Bemidji family has fond memories of Metrodome, which marked its last day Sunday
BEMIDJI — Within minutes of their first visit together, they were hooked.
It was Oct. 24, 2004, and Misty made her first visit to the Metrodome, watching the Minnesota Vikings defeat the Tennessee Titans 20-3 alongside her husband, Chris, a longtime devoted Vikings fan.
“I remember actually blinking away tears because it was so surreal, being there,” Misty said. “The sound of the Dome, it’s almost like this hum, and it’s so big. I hadn’t even been to a Twins game before … and you just walk in and it’s like, wow. The electricity that was in there, I was floored — and hooked.”
The Malteruds have since accumulated a decade’s worth of Dome memories together, including on-field experiences, encounters with players and staff, and more personal moments, like their children’s first Dome game in 2010.
“It’s definitely been a passion for all of us,” Chris said.
Today, the Vikings mark their final game at the Dome, hosting the Detroit Lions at noon, capping off 31 years in the Hubert H. Humphrey Metrodome, having played — and won — their first regular-season Dome game on Sept. 12, 1982.
“Its just going to be different,” Misty said, looking toward the new Vikings stadium, expected to open in 2016. “It’s going to be a beautiful stadium, but there’s something about history. It’s exciting when something is new, but being there (in the Dome), the sounds, the smells, everything, it all brings back fun memories of celebrating.”
Favorite games, favorite moments
A few seasons ago, 2009 provided a variety of landmark wins and moments as former Green Bay Packer quarterback Brett Favre joined the Vikings.
The couple, who attended all but one home game that season, actually watched Favre’s first game as a Viking, having traveled to Cleveland for Chris’ 40th birthday to tailgate with friends and and watch as Adrian Peterson ran for three TDs, driving Minnesota to a 34-20 victory.
Two games later, the Malteruds were in Minnesota as the Vikings took on San Francisco. As the 49ers drove to a 24-20 lead, legions of Vikings fans filed out of the stadium as the clock ran past two minutes and edged closer toward double-zeros.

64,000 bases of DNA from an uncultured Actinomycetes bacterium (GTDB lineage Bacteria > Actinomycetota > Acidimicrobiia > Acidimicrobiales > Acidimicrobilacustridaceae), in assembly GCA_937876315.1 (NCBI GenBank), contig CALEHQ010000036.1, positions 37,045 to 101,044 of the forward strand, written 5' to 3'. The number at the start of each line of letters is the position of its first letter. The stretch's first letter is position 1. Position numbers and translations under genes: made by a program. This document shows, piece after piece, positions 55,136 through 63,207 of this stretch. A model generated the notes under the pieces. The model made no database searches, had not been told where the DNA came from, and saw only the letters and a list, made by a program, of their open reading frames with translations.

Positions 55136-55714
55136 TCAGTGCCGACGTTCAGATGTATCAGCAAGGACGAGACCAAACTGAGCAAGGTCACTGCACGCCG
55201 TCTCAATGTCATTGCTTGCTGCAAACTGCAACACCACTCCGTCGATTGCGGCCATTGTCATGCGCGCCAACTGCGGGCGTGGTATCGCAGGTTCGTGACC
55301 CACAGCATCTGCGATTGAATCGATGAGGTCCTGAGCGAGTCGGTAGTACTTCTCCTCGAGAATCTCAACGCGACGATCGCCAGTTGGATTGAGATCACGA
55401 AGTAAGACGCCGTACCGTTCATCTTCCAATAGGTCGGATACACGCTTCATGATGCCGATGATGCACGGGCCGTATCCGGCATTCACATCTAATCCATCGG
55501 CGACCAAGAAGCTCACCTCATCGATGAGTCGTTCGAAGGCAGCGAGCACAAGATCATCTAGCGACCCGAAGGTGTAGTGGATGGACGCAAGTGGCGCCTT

“So many people had left because they thought the game was over,” Chris said.
But not he and Misty, who like many Minnesota fans, was less than welcoming as Favre donned the purple-and-gold.
“I told (my friend) that if Brett Favre could do for Minnesota what he did against us for all those years, I would buy a Brett Favre jersey,” Misty said.
Sure enough, with two seconds to play, Favre completed a game-winning 32-yard touchdown pass to Greg Lewis.
“She had to buy the Favre jersey,” Chris said.
“I got a picture in it, and yes, I still have it,” she said.
That season marked a great year for the Vikings, who went 12-4 in the regular season.
As Minnesota hosted the Dallas Cowboys in the division playoffs, Misty and Chris were in the Dome stands as the Vikings won 34-3.
“I turned to him and said, ‘Are we going to Florida?’ (referencing Miami, the site for the XLIV Super Bowl), and he said, ‘Book our tickets,’” Misty said. “We really almost booked our flights because we thought for sure we’re going to the Super Bowl.”
But the Vikings would lose in overtime the following week, falling to the New Orleans Saints 31-28 in the NFC Championship.
“Whether they win or whether they lose, we’re still Vikings fans,” Misty said. “We may be continually frustrated with them, but you can’t change them. We’re fans. True fans.”
“Really, as a Vikings fan, you learn what hope truly is.”
‘Years of heartbreak’
Chris, a former high school football player and Bemidji native, long has been a Vikings devotee.
“I’ve been a Vikings fan since I can remember,” Chris said. “I grew up a Vikings fan.”
His first Vikings game, as a young teen, was actually in the old Metropolitan Stadium, or “The Met” as it’s affectionately known.
“I had many, many years of heartbreak,” Chris quipped.
It was through Chris that Misty — “who probably knows more about football than any other woman I know,” Chris says — was introduced to the sport.
“I used to hate Sundays,” Misty said. “I couldn’t even stand the noise of it. Finally, I said, ‘OK, Honey, sit me down and teach me the game so I can watch it with you.’”
It was 1998, and as far as Minnesota Vikings football goes, it was about as strong a season as they come. The team finished the regular season 15-1 but lost in overtime, 30-27, to the Atlanta Falcons in the NFC Championship.
“The year I became a fan was 1998, and that’s why Randy Moss will always be my favorite player,” Misty said. “I fell in love with the game with those four — Jake Reed, Cris Carter, Randy Moss, Randall Cunningham. What a year to fall in love with football.”
In recent years, Chris’ and Misty’s children, Weston, 14, and Sierra, 10, also have been attending games, making the home-openers family affairs. In fact, at their first game, thanks in part to some rather outstanding face-painting work, Weston was featured on WCCO News in the Twin Cities.
Their home is decked out in Vikings memorabilia and Chris is especially hopeful that a forthcoming lottery for existing Dome seats will provide him at least one stadium chair to mount on a wall for a planned Vikings-themed theater.
“My favorite part of the game, every single game is the very beginning,” Misty said. “They play ‘Welcome to the Jungle’ by Guns N’ Roses, and there’s all the fireworks, the whole energy in there when all that is happening, with the booming noise, the whole place literally shakes. It’s just electric in the air, the excitement, it’s all so huge.”